By John LeDuc, Digi-Key Electronics
Most simple circuits that are using a current driven component will use an NPN transistor. This simple circuit uses an PNP so we can explain the differences between the two.
Reviewing the above schematic symbols, you should note that to turn on a NPN type transistor you will need to use positive current on the base lead.
To turn on PNP transistors you will need to use negative current or at ground level on the base lead.
NPN should have the load on Collector side which is controlled by positive current flowing to the base which then switches the Emitter to ground allowing current to flow from Collector to Emitter (calling this 'sourcing' the load).
For PNP type transistors, the Emitter is on the positive side of the supply voltage and the load is on the Collector side but sinking it to ground via negative current going to the base (listed as V-, Negative Voltage or at Ground).
(See our "Transistor Basics" article for a simpler but more details discussion on Transistors, and also for a different perspective explained another way, see our eewiki article titled How to Drive a Stepper Motor that may help further define how transistors function)
Regarding the Night Light circuit below - we wanted to make use of a PNP transistor for circuit explanation (most discussions on the web are around NPN types)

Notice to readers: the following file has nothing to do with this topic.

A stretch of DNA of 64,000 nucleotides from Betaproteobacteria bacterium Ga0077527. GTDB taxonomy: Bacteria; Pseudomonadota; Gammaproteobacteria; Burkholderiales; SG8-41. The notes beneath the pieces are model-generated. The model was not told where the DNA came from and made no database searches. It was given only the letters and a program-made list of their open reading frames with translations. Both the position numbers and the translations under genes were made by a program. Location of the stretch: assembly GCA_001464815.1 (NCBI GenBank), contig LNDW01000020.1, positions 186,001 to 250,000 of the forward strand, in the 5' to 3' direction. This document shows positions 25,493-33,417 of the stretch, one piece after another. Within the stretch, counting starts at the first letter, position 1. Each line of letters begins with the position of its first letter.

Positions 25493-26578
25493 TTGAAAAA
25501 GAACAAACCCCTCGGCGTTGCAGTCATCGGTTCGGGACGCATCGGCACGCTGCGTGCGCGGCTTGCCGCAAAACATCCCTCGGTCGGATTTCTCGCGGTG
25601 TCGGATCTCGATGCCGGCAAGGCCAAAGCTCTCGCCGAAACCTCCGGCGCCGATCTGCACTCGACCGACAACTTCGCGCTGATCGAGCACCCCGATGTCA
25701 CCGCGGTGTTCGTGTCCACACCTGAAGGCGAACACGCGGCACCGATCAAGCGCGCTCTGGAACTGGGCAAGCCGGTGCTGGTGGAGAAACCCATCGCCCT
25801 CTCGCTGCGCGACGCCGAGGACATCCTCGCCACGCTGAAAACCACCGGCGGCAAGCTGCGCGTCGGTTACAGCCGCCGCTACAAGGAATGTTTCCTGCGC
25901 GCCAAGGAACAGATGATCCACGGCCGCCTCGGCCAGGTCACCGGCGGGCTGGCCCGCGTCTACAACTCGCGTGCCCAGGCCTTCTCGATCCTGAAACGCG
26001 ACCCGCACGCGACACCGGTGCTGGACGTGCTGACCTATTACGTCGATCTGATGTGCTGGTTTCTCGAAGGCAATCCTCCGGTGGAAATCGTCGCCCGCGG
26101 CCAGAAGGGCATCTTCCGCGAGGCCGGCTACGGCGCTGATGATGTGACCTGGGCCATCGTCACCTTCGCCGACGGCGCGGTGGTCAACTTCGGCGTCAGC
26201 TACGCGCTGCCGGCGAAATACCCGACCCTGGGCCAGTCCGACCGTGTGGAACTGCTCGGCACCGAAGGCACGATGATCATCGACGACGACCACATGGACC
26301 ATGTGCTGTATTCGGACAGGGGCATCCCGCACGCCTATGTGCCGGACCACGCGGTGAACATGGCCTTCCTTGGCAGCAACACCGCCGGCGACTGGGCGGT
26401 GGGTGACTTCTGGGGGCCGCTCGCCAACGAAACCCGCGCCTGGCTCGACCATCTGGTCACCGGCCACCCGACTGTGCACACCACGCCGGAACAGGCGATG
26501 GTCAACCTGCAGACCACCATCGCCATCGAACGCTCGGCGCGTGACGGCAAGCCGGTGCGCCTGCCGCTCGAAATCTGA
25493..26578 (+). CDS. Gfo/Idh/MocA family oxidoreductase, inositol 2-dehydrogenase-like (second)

and we wanted to create an easy, interesting circuit to help young students build a useful circuit they can experiment with (... as part of our Digi-Key local STEM outreach program).
By using a CDS photo-conductive photocell, we can create a night light (or a low light level indicator) by using just a couple resistors, a transistor (in this case, a PNP- 2N3906FS) and an LED in the schematic drawing below.
The Schematic above was made with Scheme-it. Click the picture above for more details.
Part number "PDV-P5003" CDS photocell, is simply a light dependent resistor. The more light that is exposed to it results in a lower resistance between the leads. Biasing the PNP base lead with a voltage divider will enable a trigger point at which current will flow from the emitter to the collector, energizing the LED or turning it on. If we review the datasheet, you will see that the dark resistance is around 1Meg Ohm or when the CDS photocell is absent from light. By using a 220,000 ohm resistor, we are able to properly make the sensitivity of biasing the base to a point where normal room light will keep the LED off and when you cover the photocell (or turn off the light in the room), it goes to very high resistance, allowing the base lead to be closer to ground or V- which in turn, turns on the emitter collector junction turning on the LED. R2 could be replace with a potentiometer to further tweak the sensitivity of turning on the LED or keeping it off.
Probably the best book on Electronics that I've ordered and tends to be a great standard for referencing functions of electronic components is book: "The Art of Electronics" by Paul Horowitz and Winfield Hill - 2nd or 3rd edition
Another book worth purchasing that tends to be more 'Maker Friendly' is the Electronics CookBook by Simon Monk